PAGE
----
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Africom 7 December 2008

Posted by marisacat in AFRICOM, Congo, Culture of Death, DC Politics, Somalia, UK, WAR!, Zimbabwe.


Last week soldiers walked into Safari Muhindo’s house and hacked to death his wife and four children with machetes. He holds a photo of himself with two of his sons. He fled to Goma, North Kivu
[Photograph: Robin Hammond]

Robert Mugabe Must Be Toppled…

I noticed this headline across all the UK papers, as I was wandering in the media pool over night… slight variations between headline writers… but they all loved “toppled” (this is not an endorsement of Mugabe) as they presented the opinion piece from John Sentamu, the Bishop of York…

When Jesus Christ wanted people to know what he was doing, he chose a passage from the Old Testament to describe his mission. It was a passage from the prophet Isaiah, written to encourage a disillusioned and demoralised people. It looked forward to a new day when there would be justice for people being treated unjustly and in poverty and release for the oppressed. It promised new life for the present and hope for the future.

President Robert Mugabe was right when he said only God could remove him. That’s exactly what happens. No tyrant lives for ever. No cruel regime lasts. God acts. And he is acting. An international chorus is at last being raised to bring an end to Mugabe’s brutal regime.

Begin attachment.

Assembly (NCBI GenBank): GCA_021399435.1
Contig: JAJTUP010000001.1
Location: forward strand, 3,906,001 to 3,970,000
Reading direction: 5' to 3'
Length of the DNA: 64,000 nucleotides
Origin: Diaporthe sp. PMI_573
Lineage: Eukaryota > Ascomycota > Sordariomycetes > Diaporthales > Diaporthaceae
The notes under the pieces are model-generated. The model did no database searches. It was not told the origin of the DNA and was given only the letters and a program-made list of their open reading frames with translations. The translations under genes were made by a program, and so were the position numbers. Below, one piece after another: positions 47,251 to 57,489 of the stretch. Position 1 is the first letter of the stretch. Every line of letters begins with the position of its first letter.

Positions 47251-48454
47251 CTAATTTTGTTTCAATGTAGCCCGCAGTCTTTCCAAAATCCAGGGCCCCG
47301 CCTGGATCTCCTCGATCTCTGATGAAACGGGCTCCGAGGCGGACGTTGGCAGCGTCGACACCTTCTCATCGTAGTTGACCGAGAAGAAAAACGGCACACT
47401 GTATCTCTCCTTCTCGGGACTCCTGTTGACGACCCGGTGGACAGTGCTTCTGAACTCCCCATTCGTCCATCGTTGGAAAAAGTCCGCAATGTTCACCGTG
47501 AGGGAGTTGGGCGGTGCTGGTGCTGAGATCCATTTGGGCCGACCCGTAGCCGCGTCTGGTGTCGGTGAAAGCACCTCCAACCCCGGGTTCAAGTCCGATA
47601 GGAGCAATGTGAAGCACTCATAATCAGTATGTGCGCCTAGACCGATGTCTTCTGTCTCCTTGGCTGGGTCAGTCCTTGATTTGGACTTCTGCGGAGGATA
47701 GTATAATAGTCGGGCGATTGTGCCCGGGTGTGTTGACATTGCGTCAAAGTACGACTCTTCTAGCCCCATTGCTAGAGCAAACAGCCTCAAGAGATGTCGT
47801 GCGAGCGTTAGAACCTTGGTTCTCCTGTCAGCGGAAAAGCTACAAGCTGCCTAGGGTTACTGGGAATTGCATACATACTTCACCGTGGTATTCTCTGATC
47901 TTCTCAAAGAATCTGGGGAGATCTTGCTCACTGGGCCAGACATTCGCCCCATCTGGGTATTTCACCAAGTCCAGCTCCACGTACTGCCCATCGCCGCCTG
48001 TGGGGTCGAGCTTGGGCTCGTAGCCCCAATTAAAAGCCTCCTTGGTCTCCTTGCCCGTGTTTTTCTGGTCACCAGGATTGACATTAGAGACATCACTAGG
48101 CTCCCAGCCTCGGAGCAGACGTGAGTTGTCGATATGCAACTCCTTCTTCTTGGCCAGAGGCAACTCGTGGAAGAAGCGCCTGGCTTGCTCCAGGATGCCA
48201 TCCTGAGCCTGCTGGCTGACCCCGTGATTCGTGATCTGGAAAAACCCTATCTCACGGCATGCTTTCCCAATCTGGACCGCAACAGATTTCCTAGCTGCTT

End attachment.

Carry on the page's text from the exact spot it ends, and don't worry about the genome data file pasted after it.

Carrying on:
He has courage, this priest does, almost boundless, as he invokes the words of Martin to bolster his cause:

We look for leaders of resolution and courage to lead the people of Zimbabwe out of their suffering. The late Dr Martin Luther King Jr said: ‘We will have to repent in this generation not merely for the hateful words and actions of the bad people, but for the appalling silence of the good people.’

… he invokes others as well, from Lord Acton to Africans, ones who fought against Mugabe more than 20 years ago.  And of course, Jesus.

Lenin’s Tomb took a swipe at it

Here is an instance of convoluted hypocrisy for you: the fabled “international community”, many of its constituents both benefiting from and deeply involved in the genocidal mass murder in the Congo, decided to apply sanctions on Zimbabwe for its role in the war. […]